People of Andover will have the opportunity to put their questions to experts and find out more about dementia next week as the Alzheimer’s Society Roadshow rolls into town.
The charity’s mobile information service will be stopping off at High Street, Andover, on Wednesday 14 March from 10am to 4pm and aims to increase local awareness of the condition which affects 1,714 people in Test Valley. A team of experts will offer free information and advice to anyone with queries about the condition, as well as helping to promote the benefits of an early diagnosis.
People currently living with dementia or those concerned for loved ones with memory problems are welcome to visit the team. No appointment is needed. Since its launch in 2011, the Roadshow has reached more than 200,000 people across England, Wales and Northern Ireland and provided valuable support and information.
The current tour of the area is also due to visit, among other places, M3 Fleet Services.
Nick O’Donohue, Alzheimer’s Society Operations Manager for Hampshire, Isle of Wight and the Channel Islands, said:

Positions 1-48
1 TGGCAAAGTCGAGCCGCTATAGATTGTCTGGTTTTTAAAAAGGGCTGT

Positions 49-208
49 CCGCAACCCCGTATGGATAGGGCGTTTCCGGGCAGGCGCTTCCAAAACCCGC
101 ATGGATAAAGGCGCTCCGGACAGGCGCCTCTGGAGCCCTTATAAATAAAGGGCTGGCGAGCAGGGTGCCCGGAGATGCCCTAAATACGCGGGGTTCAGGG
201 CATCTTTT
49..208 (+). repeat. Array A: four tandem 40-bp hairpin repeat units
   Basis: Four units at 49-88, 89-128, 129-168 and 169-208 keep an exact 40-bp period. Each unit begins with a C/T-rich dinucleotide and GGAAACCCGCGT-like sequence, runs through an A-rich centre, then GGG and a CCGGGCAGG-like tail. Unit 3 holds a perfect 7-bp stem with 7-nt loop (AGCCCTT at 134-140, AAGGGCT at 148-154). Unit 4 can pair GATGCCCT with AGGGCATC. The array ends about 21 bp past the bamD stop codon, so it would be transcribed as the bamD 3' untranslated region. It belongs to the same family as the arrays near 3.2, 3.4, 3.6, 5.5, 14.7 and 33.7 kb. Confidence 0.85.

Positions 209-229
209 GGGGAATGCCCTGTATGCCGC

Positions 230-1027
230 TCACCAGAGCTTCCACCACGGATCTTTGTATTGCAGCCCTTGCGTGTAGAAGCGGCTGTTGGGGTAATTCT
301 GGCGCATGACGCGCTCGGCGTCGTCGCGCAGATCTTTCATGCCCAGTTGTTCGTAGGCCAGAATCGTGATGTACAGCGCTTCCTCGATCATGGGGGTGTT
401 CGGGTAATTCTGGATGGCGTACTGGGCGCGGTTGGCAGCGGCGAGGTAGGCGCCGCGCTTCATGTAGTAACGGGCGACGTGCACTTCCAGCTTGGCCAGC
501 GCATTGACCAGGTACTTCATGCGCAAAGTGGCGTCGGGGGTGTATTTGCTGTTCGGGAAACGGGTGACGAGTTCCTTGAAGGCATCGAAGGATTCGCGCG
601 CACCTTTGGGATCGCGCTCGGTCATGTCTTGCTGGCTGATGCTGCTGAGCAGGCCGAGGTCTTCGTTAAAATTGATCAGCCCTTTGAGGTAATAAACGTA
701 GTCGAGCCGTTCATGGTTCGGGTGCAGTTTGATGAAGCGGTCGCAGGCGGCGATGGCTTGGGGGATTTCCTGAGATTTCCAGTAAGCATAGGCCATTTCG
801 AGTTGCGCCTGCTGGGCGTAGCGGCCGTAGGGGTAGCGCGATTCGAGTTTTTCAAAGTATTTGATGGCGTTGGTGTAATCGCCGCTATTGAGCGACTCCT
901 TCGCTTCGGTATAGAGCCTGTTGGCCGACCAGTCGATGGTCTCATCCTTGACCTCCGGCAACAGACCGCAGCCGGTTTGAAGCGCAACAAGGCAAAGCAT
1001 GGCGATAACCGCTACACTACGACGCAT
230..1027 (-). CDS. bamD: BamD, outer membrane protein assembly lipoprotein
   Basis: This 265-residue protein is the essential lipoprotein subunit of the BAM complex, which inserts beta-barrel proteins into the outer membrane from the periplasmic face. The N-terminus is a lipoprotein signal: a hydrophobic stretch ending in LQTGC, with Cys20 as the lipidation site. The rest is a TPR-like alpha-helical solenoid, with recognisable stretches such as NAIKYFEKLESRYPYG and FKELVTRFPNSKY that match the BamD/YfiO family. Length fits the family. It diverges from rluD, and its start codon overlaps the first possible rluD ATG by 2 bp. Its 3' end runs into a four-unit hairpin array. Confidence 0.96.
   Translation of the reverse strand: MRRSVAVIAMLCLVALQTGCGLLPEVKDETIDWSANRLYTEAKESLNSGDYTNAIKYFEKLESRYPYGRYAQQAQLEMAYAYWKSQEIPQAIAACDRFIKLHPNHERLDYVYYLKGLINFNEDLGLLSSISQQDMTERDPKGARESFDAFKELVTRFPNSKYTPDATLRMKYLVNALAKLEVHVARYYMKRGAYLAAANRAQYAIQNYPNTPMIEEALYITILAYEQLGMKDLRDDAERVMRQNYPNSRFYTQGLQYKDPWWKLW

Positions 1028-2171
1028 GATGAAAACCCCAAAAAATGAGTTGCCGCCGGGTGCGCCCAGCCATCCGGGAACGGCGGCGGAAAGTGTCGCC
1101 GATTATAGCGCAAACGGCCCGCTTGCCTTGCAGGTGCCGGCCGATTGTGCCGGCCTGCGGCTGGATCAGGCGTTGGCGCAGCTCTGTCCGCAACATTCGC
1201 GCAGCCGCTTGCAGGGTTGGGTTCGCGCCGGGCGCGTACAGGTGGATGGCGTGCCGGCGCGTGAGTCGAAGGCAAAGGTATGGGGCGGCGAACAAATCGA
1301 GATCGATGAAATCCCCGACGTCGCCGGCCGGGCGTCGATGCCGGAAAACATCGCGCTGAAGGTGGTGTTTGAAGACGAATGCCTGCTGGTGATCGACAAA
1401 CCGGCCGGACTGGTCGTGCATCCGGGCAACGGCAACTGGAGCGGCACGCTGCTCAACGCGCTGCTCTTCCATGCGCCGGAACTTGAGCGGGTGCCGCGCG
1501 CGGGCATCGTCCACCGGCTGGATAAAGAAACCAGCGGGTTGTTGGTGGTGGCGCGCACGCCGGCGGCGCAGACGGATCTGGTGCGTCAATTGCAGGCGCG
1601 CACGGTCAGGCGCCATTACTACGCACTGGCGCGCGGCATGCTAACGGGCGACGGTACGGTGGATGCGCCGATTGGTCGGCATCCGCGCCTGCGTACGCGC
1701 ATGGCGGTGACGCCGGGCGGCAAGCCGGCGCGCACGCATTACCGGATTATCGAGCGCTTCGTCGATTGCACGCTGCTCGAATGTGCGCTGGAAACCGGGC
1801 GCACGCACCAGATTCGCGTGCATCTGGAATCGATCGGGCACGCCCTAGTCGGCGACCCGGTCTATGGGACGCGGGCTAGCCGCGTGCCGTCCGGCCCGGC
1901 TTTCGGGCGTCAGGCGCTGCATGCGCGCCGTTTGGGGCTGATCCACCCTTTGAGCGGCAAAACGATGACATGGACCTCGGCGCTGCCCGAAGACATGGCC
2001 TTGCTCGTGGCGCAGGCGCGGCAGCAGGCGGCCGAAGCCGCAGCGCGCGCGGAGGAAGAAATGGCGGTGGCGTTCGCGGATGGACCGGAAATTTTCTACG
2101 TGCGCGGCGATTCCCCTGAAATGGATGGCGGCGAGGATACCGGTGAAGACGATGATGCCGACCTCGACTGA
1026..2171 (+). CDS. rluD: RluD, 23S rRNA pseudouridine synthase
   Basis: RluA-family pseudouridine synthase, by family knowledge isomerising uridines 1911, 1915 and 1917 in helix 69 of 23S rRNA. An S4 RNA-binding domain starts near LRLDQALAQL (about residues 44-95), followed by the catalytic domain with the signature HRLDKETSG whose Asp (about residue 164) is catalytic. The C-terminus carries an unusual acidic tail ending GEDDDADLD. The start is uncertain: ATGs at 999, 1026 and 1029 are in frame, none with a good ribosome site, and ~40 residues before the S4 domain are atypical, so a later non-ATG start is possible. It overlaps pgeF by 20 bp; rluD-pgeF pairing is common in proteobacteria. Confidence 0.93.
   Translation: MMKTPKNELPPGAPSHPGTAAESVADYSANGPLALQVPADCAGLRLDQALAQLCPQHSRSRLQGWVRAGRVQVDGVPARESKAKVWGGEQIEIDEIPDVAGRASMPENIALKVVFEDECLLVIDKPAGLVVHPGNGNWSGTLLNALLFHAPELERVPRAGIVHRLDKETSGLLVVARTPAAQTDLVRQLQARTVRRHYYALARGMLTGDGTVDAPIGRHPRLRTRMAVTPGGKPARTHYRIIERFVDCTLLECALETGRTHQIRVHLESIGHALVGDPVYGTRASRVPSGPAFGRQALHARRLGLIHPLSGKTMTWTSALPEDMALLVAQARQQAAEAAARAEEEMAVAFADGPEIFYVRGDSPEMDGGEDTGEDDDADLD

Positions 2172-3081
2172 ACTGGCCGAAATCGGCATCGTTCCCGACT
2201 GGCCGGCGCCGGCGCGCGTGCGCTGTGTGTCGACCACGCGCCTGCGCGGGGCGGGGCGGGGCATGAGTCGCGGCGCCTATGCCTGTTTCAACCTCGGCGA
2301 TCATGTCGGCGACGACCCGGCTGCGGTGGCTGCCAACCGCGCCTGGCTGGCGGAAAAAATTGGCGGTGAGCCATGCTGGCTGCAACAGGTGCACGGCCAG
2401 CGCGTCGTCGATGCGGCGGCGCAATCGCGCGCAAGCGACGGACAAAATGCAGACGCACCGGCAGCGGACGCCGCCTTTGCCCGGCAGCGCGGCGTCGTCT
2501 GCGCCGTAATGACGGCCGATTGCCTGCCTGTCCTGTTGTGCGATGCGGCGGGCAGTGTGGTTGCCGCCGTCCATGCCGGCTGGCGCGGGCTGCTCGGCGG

“Dementia is one of the biggest health and social care challenges of our generation. Yet it continues to be a condition surrounded by stigma. This can mean that people who are worried about dementia, or simply want to find out more, may not know where to turn.
“Our Dementia Community Roadshow offers an opportunity for those people to get the information and support they need. We’re here to provide people with information about where to get help and encourage those with concerns about their memory to visit their GP.”
People can find out when the Dementia Community Roadshow will be visiting their local area by visiting www.alzheimers.org.uk/roadshow.
To keep up to date with what Alzheimer’s Society is doing in your area, follow the local Twitter account @AlzSocSEEngland or visit the Facebook page ‘Alzheimer’s Society – South East England’.
If you are unable to visit the roadshow but would like to find out more about dementia, call the national dementia helpline on 0300 222 11 22 or visit alzheimers.org.uk.